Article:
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  Partner: UNT Libraries Government Documents Department
 Decade: 1920-1929
 Serial/Series Title: NACA Technical Reports
 Collection: Technical Report Archive and Image Library
Glues used in airplane parts

Glues used in airplane parts

Date: January 1, 1920
Creator: Allen, S W
Description: This report was prepared for the National Advisory Committee for Aeronautics and presents the results of investigations conducted by the Forest Products Laboratory of the United States Forest Service on the manufacture, preparation, application, testing and physical properties of the different types of glues used in wood airplane parts.
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A resume of the advances in theoretical aeronautics made by Max M. Munk

A resume of the advances in theoretical aeronautics made by Max M. Munk

Date: January 1, 1926
Creator: Ames, Joseph S
Description: In order to apply profitably the mathematical methods of hydrodynamics to aeronautical problems, it is necessary to make simplifications in the physical conditions of the latter. To begin with, it is allowable in many problems, as Prandtl has so successfully shown, to treat the air as having constant density and as free of viscosity. But this is not sufficient. It is also necessary to specify certain shapes for the solid bodies whose motion through the air is discussed, shapes suggested by the actual solids - airships or airfoils - it is true, but so chosen that they lead to solvable problems. In a valuable paper presented by Dr. Max M. Munk, of the National Advisory Committee for Aeronautics, Washington, to the Delft Conference in April, 1924, these necessary simplifying assumptions are discussed in detail. It is the purpose of the present paper to present in as simple a manner as possible some of the interesting results obtained by Dr. Munk's methods.
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Preliminary experiments to determine scale and slip-stream effects on a 1/24th size model of a JN4H biplane

Preliminary experiments to determine scale and slip-stream effects on a 1/24th size model of a JN4H biplane

Date: January 1, 1923
Creator: Bacon, D L
Description: This work was undertaken to obtain results on a small model of a complete airplane which might be used for comparison with corresponding tests made in full flight. Somewhat similar tests have been previously made at various other laboratories; but as certain discrepancies exist between corresponding tests in different tunnels, it has been deemed advisable to obtain a direct comparison for this particular installation. The present work covers tests on a one-twenty-fourth scale model at speeds varying from 6.7 m/sec. (15 m.p.h.) to 40.2 m/sec, (90 m.p.h.). A slip stream correction has been obtained by the use of a small belt-driven propeller mounted in front of the model, and force coefficients thus obtained are compared with the measurements of the same forces made in full flight on a geometrically similar airplane. This report gives lift, drag, and longitudinal moment values obtained in tests of a particularly accurate model over a wide range of speeds. A measure of the slip stream corrections on lift and drag forces was obtained by the use of a power-driven model propeller. Measurements were also made of forces and longitudinal moments for all angles from 0 degree to 360 degrees.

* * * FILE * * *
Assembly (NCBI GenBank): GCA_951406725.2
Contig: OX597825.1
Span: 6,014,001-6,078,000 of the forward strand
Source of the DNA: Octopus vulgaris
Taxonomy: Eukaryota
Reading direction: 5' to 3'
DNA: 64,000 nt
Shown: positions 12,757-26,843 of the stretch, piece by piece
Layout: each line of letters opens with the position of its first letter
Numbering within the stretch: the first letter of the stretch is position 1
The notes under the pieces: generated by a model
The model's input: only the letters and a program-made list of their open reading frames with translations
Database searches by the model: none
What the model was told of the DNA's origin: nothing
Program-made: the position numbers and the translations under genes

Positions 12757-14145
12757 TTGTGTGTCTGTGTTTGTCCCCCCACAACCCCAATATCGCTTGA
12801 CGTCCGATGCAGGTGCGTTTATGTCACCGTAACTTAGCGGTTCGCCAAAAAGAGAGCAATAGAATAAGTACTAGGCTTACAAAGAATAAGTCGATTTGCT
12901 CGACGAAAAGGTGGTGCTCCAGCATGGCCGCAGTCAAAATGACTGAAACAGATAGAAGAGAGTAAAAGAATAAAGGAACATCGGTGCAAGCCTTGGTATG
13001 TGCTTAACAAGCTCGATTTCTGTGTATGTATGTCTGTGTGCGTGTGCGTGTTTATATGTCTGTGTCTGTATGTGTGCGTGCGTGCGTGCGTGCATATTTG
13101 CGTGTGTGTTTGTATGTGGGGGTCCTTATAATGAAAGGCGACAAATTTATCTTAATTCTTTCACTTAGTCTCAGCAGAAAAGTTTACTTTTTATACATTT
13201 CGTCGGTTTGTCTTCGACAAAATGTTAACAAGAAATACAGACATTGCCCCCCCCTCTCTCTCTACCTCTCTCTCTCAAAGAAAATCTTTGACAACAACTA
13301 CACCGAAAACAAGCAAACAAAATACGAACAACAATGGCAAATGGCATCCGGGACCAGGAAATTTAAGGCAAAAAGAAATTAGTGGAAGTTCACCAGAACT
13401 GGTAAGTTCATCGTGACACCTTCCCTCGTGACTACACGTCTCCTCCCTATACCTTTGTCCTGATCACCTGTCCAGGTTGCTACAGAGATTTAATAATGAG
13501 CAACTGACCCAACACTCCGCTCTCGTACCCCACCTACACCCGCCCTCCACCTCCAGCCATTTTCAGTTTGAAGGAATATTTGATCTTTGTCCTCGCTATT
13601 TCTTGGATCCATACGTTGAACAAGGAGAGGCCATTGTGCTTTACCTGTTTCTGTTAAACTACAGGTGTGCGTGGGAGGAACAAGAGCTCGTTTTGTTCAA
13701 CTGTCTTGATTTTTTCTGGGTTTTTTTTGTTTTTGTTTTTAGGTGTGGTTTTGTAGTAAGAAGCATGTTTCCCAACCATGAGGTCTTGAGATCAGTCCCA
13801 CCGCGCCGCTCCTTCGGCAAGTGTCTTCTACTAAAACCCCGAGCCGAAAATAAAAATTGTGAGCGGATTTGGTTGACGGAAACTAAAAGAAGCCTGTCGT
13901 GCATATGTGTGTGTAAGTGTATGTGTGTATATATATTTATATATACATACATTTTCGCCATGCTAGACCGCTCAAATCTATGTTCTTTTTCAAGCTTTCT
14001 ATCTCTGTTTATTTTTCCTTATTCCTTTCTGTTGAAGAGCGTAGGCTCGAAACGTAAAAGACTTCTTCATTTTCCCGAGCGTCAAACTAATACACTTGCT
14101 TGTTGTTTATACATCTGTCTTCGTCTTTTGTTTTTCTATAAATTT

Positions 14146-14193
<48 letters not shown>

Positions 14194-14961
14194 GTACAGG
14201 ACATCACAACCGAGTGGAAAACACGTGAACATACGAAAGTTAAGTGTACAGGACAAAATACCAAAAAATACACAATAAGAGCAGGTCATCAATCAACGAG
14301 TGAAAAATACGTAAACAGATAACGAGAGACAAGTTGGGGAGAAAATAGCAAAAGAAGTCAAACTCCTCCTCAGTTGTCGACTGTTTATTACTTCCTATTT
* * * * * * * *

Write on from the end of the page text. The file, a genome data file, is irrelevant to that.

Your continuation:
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The resistance of spheres in wind tunnels and in air

The resistance of spheres in wind tunnels and in air

Date: January 1, 1924
Creator: Bacon, D L
Description: To supplement the standardization tests now in progress at several laboratories, a broad investigation of the resistance of spheres in wind tunnels and free air has been carried out by the National Advisory Committee for Aeronautics. The subject has been classed in aerodynamic research, and in consequence there is available a great mass of data from previous investigations. This material was given careful consideration in laying out the research, and explanation of practically all the disagreement between former experiments has resulted. A satisfactory confirmation of Reynolds law has been accomplished, the effect of means of support determined, the range of experiment greatly extended by work in the new variable density wind tunnel, and the effects of turbulence investigated by work in the tunnels and by towing and dropping tests in free air. It is concluded that the erratic nature of most of the previous work is due to support interference and differing turbulence conditions. While the question of support has been investigated thoroughly, a systematic and comprehensive study of the effects of scale and quality of turbulence will be necessary to complete the problem, as this phase was given only general treatment.
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The distribution of lift over wing tips and ailerons

The distribution of lift over wing tips and ailerons

Date: January 1, 1924
Creator: Bacon, David L